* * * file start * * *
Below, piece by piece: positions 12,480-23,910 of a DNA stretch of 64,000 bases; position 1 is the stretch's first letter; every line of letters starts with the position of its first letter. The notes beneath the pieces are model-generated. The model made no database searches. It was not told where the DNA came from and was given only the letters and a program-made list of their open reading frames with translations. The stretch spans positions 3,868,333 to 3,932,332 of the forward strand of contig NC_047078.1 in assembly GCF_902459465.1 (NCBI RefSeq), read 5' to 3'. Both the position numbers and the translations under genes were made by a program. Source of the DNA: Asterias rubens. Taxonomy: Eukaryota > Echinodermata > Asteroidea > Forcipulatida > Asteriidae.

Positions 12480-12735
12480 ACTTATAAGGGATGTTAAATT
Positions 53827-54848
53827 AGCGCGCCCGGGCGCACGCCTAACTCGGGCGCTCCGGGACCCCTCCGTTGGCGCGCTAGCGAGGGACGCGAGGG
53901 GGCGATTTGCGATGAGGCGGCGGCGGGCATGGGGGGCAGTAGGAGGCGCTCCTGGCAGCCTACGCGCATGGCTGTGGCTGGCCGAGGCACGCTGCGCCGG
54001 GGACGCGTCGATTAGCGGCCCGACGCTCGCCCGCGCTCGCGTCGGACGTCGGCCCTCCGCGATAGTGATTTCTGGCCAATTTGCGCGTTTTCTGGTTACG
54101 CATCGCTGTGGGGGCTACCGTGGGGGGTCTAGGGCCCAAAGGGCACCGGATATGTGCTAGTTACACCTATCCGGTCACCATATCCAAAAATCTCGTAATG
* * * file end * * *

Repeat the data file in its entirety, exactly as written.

Below, piece by piece: positions 12,480-23,910 of a DNA stretch of 64,000 bases; position 1 is the stretch's first letter; every line of letters starts with the position of its first letter. The notes beneath the pieces are model-generated. The model made no database searches. It was not told where the DNA came from and was given only the letters and a program-made list of their open reading frames with translations. The stretch spans positions 3,868,333 to 3,932,332 of the forward strand of contig NC_047078.1 in assembly GCF_902459465.1 (NCBI RefSeq), read 5' to 3'. Both the position numbers and the translations under genes were made by a program. Source of the DNA: Asterias rubens. Taxonomy: Eukaryota > Echinodermata > Asteroidea > Forcipulatida > Asteriidae.

Positions 12480-12735
12480 ACTTATAAGGGATGTTAAATT
Positions 53827-54848
53827 AGCGCGCCCGGGCGCACGCCTAACTCGGGCGCTCCGGGACCCCTCCGTTGGCGCGCTAGCGAGGGACGCGAGGG
53901 GGCGATTTGCGATGAGGCGGCGGCGGGCATGGGGGGCAGTAGGAGGCGCTCCTGGCAGCCTACGCGCATGGCTGTGGCTGGCCGAGGCACGCTGCGCCGG
54001 GGACGCGTCGATTAGCGGCCCGACGCTCGCCCGCGCTCGCGTCGGACGTCGGCCCTCCGCGATAGTGATTTCTGGCCAATTTGCGCGTTTTCTGGTTACG
54101 CATCGCTGTGGGGGCTACCGTGGGGGGTCTAGGGCCCAAAGGGCACCGGATATGTGCTAGTTACACCTATCCGGTCACCATATCCAAAAATCTCGTAATG